I think the streak is more of a Cal-community-collective-trauma deal than anything else. Most of these guys were still in elementary school the last time the Bears beat the Trojans, after all. I will say that the players have really dialed up the focus this week. At the beginning of the season, former Bear defensive back and NFL head coach Herm Edwards told the team during a fall camp meeting that it isn’t about who they’re playing every week; it’s about who their opponent is playing. Basically, the reverse of the old, ‘It’s not you; it’s me,’ bromide. The players have remained on-board with that particular point of emphasis, though every now and then, you can see that there’s a bad taste in their mouths that’s just aching for expression. For the Los Angeles-native-heavy wide receiving corps, it’s certainly a niggling irritant in the back of their minds. But, that’s all it’s seemed to be. If it’s anything more than that, the Bears are doing a good job of hiding it. That said, I think there’s a quiet confidence that this could be the year, but heck, I’ve been saying that since I was in school. That’s why they play the games.
6) Sonny Dykes was asked if USC blitzes a lot. He didn't exactly say yes, but he made it sound like the Trojans do. We reported they actually rush more than four players only 10% of the time, is this some coaching gamesmanship going on here? How do you think Cal handles pressure overall?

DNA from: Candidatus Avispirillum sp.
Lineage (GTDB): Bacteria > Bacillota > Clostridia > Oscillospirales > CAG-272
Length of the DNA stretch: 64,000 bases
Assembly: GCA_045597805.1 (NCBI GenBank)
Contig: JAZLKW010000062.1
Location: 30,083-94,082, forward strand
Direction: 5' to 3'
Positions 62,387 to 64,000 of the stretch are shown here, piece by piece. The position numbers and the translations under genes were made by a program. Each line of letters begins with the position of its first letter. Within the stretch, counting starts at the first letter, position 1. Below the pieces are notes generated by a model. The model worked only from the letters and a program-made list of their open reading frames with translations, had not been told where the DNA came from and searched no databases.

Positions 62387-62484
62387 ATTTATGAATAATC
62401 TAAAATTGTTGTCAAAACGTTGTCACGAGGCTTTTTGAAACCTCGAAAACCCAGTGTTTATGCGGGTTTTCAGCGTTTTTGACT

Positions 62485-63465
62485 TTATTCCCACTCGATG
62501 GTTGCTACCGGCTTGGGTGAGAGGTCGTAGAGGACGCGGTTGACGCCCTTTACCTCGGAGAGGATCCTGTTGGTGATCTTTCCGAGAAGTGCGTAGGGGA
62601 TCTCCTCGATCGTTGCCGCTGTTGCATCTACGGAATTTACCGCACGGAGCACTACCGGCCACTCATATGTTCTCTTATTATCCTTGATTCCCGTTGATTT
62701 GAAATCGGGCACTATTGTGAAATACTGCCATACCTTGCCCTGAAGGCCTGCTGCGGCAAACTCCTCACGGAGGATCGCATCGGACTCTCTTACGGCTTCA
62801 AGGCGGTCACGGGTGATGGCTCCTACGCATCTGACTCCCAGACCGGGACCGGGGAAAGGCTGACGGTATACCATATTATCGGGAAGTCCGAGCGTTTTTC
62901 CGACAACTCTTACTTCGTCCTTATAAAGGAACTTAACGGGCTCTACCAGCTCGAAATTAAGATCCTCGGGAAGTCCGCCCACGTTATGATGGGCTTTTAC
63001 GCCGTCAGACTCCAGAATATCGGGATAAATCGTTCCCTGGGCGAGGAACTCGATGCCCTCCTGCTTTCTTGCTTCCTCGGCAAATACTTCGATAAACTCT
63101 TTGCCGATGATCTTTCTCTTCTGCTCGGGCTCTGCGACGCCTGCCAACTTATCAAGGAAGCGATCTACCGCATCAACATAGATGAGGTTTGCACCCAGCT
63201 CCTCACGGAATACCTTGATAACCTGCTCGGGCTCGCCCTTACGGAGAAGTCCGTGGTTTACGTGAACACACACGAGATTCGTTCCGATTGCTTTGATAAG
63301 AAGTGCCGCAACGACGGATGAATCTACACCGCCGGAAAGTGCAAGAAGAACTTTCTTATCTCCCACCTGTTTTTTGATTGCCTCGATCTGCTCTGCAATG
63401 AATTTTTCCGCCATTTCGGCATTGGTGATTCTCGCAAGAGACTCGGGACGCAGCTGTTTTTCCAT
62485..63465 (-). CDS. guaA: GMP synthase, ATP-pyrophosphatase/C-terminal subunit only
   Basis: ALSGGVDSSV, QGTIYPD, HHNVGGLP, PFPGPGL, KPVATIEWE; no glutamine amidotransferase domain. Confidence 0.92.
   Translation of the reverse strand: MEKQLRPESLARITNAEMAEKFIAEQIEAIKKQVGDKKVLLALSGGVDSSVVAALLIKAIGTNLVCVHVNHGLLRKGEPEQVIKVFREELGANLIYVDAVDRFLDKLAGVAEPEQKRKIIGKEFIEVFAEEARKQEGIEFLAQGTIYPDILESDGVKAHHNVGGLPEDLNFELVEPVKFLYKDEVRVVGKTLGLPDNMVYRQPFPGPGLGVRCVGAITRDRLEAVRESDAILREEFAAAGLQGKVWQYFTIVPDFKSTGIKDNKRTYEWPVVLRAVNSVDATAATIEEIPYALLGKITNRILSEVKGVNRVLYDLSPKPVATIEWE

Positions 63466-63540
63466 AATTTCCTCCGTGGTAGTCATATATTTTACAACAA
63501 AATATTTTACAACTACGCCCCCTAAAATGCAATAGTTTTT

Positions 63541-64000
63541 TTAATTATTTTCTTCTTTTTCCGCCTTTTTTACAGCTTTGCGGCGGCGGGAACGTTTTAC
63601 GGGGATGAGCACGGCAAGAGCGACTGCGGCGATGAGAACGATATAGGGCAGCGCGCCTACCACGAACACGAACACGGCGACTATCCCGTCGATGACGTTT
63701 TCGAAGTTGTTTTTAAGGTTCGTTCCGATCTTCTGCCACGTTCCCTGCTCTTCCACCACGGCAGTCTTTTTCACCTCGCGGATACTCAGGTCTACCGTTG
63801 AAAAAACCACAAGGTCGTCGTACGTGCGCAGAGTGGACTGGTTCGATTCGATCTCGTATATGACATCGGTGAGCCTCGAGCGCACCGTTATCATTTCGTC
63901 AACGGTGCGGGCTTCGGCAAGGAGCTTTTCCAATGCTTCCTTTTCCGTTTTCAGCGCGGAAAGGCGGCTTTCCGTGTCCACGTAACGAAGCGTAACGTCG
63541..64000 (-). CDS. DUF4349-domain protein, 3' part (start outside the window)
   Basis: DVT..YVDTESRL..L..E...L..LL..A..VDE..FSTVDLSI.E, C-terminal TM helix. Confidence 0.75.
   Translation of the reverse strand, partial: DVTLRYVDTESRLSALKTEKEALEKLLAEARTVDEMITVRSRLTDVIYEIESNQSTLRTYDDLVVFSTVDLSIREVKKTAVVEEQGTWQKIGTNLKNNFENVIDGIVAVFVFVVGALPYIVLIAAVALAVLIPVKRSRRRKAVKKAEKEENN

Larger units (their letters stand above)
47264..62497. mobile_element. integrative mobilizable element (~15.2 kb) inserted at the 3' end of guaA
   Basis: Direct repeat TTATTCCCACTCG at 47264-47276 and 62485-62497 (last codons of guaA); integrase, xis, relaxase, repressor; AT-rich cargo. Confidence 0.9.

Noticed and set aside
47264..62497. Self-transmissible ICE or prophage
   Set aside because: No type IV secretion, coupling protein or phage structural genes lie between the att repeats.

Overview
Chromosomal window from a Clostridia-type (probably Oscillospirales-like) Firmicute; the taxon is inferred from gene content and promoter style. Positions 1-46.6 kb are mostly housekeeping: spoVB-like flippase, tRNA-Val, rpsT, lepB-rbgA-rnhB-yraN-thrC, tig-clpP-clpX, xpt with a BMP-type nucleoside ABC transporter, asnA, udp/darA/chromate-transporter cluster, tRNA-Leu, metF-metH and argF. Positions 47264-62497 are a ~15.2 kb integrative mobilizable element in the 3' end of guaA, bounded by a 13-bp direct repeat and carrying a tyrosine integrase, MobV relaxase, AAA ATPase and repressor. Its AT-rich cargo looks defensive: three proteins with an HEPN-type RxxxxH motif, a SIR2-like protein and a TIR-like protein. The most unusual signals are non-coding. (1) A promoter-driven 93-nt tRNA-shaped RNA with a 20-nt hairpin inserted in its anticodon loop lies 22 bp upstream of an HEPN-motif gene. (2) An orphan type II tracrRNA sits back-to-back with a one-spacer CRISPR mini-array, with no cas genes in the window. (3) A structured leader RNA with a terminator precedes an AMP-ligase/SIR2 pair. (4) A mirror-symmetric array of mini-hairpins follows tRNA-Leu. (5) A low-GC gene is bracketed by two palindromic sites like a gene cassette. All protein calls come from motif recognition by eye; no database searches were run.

I honestly think Dykes was being a bit cagey because he didn’t want to give anything away, as far as the game plan is concerned. The first thing I thought when I saw your report earlier this week (great stuff, by the way) was that Dykes said that partially because the offensive tackles – particularly Steven Moore – have had a lot of trouble with blitzing outside linebackers, and saying “they don’t blitz” even in practice may lead to some unconscious let-up. I think you’re right on with thinking it’s a bit of gamesmanship, in that Dykes and the offensive staff probably assume that USC will want to take advantage of some of the holes in pass protection, and therefore up their blitz percentage. That said, for the past two games, the offensive line has handled blitzes better than they had in the middle part of the season, and particular attention has been paid to getting the tackles ready to face wide-set defensive ends and outside linebackers, as they did against UCLA and Washington.